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Roxy the Raccoon and other Stories

Roxy the Raccoon

I've written before about the Truth and Tails book series, and how impressed I always am with them. They have lovely, colourful illustrations, and the simple stories provide the ideal starting point for discussing big issues with young children. Carlos the Chameleon explores outward appearances and fitting in, for example, while Vincent the Vixen introduces the idea that sex and gender don't necessarily correlate.

The latest in the series, Roxy the Raccoon, is another triumph. I was sent this to review some time ago and today I finally had chance to sit down and read it with Marianna - she loved the artwork and quickly picked up some new animal vocab. Roxy lives at the bottom of a big tree in the forest, close to her friends Sammy the Squirrel, Cherry the Chipmunk and Brad the Beaver, who all find ways to better include Roxy in their activities because "it's much nicer when we can do things together."

Roxy the Raccoon watches the sunset
Roxy watches a beautiful sunset.

Brad fashions a ramp to his dam, for instance, so Roxy can use her wheelchair to visit him, and Sammy switches from playing football to catch so they can all play. I really liked how the message was presented, with a focus on how much better it is for everyone when we make things inclusive - too often inclusion is still seen as something done to fill a quota, rather than something which positively impacts on all of us.

The stories are aimed at 4-8 year olds, so I wasn't expecting Marianna (almost 2) to know exactly what was happening, but she followed along pretty well and understood when Roxy was sad and when she was happy. Read more about Truth and Tails at the official website, or head over to Amazon where you can pick up your own copy of Roxy the Raccoon for £7.99.

What I've Read This Month

Other books I've read this month include...

The Dual AllianceThe Dual Alliance by Marjorie Benton Cooke
My rating: 4 of 5 stars

Fiction, 1915. The tale of a successful actress who marries her accountant and helps him in his campaign to be elected mayor, as an alternative to committing suicide out of sheer tedium. This is a predictable romance, but no less charming for it! I've written lots more about Marjorie Benton Cooke and her work HERE.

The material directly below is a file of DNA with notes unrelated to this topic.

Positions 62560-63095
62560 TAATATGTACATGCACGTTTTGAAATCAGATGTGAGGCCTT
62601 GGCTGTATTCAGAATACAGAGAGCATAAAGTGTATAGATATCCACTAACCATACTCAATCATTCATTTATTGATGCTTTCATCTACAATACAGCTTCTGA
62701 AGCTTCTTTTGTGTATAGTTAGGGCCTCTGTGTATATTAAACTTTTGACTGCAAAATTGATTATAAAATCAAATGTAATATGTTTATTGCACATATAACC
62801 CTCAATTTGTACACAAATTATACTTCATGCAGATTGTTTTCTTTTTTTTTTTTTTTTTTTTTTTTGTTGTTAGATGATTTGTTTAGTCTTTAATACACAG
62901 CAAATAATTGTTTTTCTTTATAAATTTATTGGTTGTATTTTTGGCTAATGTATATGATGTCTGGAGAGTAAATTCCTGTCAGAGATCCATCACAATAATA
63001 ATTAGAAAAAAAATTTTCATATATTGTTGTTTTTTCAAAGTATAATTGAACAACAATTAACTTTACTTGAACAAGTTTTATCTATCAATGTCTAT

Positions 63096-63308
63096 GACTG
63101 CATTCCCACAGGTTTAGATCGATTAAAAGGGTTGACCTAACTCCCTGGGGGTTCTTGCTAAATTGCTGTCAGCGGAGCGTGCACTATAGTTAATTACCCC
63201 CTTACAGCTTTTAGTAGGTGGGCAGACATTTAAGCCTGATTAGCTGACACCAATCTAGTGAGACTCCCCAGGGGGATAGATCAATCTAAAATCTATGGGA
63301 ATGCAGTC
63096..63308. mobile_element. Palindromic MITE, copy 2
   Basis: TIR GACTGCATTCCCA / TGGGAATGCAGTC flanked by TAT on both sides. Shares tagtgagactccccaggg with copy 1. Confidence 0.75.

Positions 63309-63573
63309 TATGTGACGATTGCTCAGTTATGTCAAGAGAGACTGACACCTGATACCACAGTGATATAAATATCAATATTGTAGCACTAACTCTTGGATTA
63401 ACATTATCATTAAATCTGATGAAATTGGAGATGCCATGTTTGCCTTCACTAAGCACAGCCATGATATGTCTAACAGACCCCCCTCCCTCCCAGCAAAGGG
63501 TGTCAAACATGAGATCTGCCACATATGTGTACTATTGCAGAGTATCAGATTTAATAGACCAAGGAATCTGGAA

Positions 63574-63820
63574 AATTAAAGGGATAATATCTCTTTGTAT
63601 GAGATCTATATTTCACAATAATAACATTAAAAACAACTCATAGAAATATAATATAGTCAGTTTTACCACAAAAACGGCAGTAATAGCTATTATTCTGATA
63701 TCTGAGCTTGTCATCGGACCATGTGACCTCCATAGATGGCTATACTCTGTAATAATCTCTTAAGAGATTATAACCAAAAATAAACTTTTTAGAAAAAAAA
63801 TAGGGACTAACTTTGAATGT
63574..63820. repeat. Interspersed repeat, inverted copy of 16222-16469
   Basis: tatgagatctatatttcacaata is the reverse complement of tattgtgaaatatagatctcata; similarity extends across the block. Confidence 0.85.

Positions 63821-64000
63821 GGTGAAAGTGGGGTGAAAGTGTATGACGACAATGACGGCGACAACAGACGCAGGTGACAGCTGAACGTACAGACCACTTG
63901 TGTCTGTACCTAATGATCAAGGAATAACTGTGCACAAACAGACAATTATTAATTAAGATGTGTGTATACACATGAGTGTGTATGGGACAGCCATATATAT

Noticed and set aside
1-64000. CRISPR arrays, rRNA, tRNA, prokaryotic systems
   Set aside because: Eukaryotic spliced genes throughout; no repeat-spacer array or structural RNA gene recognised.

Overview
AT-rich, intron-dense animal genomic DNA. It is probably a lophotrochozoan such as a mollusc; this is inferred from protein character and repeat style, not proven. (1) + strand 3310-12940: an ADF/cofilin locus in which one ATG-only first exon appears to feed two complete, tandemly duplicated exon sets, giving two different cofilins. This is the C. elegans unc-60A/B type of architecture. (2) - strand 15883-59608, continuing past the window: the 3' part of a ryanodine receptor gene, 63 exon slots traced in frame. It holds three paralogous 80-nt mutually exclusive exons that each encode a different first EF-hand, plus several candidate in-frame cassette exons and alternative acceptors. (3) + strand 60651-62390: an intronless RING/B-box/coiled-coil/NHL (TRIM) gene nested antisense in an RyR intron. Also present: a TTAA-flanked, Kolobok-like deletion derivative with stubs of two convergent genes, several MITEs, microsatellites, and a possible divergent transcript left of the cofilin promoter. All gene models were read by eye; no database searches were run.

The CricketThe Cricket by Marjorie Benton Cooke
My rating: 5 of 5 stars

Fiction, 1919. I love this book - it never fails to make me laugh, cry, and dream up a thousand different scenarios for what happened after the final page was done with. The thing about The Cricket is that it tackles themes most authors would be leery of today, let alone almost a century ago. Take this discussion between Isabelle's (AKA the Cricket) parents on her fourth birthday:

"Look here, Wally, don’t begin on that mother stuff. I didn’t want her any more than you did, and we were fools to have her. That may be abnormal, unnatural, and all the rest of it, but it’s the truth, and there are lots of other women just like me. You can’t lump us, any more than you can lump men. We don’t all of us have the maternal instinct, not by a long shot."

"Don’t talk like that, Max; it’s not nice."

"There you go. It’s all right for you not to want a child, but it’s indecent in me. That’s a man-made idea, and it won’t work any more. Lots of us don’t find motherhood either satisfying or interesting, and we’re getting courage enough to say so."

Because beneath all the lighthearted comedy and the heart string tugging, The Cricket explores a powerful message. Not all women want children, and if they don't it only does everyone more harm than good to push them into motherhood. For instance, there's a real tear jerky scene where we learn that Isabelle, even at the age of 16, writes weekly letters to her imaginary 'regular parents' - a coping mechanism she used in the nursery - who love and cherish her in a way her own simply aren't capable of. It's sentimental and a bit flowery at times, a product of its era, but still well worth reading.
Chocolate Mousse for Greedy GooseChocolate Mousse for Greedy Goose by Julia Donaldson
My rating: 4 of 5 stars

Fiction, 2006. Cute little rhyming story about an animal dinner party. My toddler loves it!


Five on Brexit Island (Enid Blyton for Grown Ups)Five on Brexit Island by Bruno Vincent
My rating: 3 of 5 stars

Fiction, 2016. Light hearted satire on the whole Brexit debacle. It's a nice bit of nostalgic escapism, and even raises a chuckle on occasion. :)

Anthony has also reviewed this book HERE.


I also have a copy of Five on Brexit Island to give away. Just fill out the Gleam widget below to get up to five entries into the prize draw - 

Five on Brexit Island Giveaway

For more reviews, please click the picture below:
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